Nevada Judge Throws Out Anti-Sanctuary City Petition

Jan 8, 2018

Students rally in front of the State Legislative Building in favor of a bill that would have made Nevada a sanctuary state. That bill eventually died.
Credit Paul Boger / Reno Public Radio

A district court judge in Carson City has ruled a controversial ballot initiative aimed at banning sanctuary cities in Nevada too confusing to move onto a statewide vote. Reno Public Radio’s Paul Boger reports.

The initiative in question would have made it illegal for municipalities in Nevada to designate themselves as “sanctuary communities,” and cities and counties would have to work with federal immigration officials regardless of the situation.

But in a decision Friday, Judge James Russell ruled that the proposed constitutional amendment was excessively broad with potentially misleading wording.

It was a move that was hailed as a victory by the American Civil Liberties Union of Nevada.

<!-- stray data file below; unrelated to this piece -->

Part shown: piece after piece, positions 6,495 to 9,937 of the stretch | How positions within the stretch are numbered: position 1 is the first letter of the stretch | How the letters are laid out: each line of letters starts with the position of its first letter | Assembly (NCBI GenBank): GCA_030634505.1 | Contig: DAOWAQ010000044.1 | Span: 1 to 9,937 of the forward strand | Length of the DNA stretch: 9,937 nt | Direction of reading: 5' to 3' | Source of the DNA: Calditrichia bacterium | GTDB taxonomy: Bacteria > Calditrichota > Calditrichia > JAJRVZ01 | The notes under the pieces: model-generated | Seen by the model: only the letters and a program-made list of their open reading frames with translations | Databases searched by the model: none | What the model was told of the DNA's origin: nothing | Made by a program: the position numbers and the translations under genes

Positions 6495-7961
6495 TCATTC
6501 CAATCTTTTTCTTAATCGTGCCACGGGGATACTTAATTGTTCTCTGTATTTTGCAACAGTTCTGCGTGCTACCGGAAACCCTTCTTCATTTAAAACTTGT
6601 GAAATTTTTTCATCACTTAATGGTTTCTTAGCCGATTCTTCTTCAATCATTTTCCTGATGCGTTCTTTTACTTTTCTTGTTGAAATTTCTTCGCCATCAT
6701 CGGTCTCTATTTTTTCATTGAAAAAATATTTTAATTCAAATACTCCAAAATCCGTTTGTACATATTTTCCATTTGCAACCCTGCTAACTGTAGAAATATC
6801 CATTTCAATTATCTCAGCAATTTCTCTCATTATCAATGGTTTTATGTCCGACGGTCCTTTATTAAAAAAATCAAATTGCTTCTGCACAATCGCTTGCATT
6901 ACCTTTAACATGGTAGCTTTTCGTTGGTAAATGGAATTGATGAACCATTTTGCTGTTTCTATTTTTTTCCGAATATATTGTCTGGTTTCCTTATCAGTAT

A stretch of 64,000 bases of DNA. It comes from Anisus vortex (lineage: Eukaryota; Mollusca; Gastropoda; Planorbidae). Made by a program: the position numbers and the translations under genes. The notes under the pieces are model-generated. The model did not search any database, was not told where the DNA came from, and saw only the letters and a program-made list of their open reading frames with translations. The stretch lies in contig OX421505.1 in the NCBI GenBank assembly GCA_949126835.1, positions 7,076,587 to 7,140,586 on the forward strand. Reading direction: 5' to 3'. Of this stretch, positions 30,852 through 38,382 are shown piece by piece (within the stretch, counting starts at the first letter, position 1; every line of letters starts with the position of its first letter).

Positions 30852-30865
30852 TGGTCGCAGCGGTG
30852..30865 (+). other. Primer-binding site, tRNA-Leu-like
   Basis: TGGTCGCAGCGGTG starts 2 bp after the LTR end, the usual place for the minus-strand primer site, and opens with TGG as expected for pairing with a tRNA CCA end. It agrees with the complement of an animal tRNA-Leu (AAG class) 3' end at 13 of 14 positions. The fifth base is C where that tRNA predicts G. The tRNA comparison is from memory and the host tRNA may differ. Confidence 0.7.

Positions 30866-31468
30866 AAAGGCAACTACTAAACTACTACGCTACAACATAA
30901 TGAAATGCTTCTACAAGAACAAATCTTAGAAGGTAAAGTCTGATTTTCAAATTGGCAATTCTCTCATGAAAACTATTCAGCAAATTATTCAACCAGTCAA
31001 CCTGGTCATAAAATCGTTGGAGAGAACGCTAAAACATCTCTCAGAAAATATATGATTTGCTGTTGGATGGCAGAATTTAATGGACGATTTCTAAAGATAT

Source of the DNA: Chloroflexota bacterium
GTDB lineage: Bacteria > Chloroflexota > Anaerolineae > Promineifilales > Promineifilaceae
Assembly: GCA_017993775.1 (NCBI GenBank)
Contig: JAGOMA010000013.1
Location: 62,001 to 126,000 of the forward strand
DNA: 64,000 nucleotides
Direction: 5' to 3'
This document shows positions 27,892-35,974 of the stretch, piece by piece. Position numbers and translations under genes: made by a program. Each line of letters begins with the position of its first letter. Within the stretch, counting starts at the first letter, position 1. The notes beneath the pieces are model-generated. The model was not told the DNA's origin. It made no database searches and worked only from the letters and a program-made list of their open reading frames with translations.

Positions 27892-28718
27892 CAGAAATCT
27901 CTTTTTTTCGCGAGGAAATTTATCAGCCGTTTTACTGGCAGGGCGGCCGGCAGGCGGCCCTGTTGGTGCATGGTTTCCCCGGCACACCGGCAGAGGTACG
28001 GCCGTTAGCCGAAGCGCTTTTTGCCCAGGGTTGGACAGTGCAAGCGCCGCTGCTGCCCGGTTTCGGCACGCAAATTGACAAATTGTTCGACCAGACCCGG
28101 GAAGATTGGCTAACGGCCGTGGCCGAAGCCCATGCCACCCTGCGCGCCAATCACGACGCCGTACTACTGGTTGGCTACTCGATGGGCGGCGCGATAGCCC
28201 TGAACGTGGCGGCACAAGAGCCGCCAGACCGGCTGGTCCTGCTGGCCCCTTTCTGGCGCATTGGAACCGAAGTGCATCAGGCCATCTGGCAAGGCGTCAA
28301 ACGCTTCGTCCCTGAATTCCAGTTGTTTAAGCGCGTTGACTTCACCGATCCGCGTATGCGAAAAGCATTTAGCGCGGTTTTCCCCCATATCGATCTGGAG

“When you have anti-sanctuary city policies like this, people start to feel worried to talk to police because they start to see police as immigration enforcement,” says ACLU Legal Director Amy Rose. “So they won’t report crimes or they won’t become a witness to something because they’re afraid they’ll be taken away by I.C.E.”

The initiative was backed by Republican state Senator and candidate for Lieutenant Governor Michael Roberson of Las Vegas.

In a statement, Roberson expressed disappointment in the judge’s decision, but that he "had not yet begun to fight, and [that he] looked forward to presenting the case to the Nevada Supreme Court."

But some in the law enforcement community believe killing the initiative will ultimately help law enforcement.

Former Washoe County Sheriff Mike Haley and ACLU of Nevada Legal Director Amy Rose discuss a judge's ruling to throw out a petition that would have let voters decide whether to make sanctuary cities in Nevada illegal.
Credit Paul Boger

“If an entire community shuts down because they’re going to be exposed or they believe they’re going to be exposed beyond their willingness to help you then it does no good for public safety,” says Former Washoe County Sheriff Mike Haley. “It prevents public safety from protecting the very society that we’ve sworn to protect.”

Nevada does not currently have any self-identified sanctuary cities; however, Reno has identified itself as a "Welcoming city," meaning everyone will be treated equally under the law.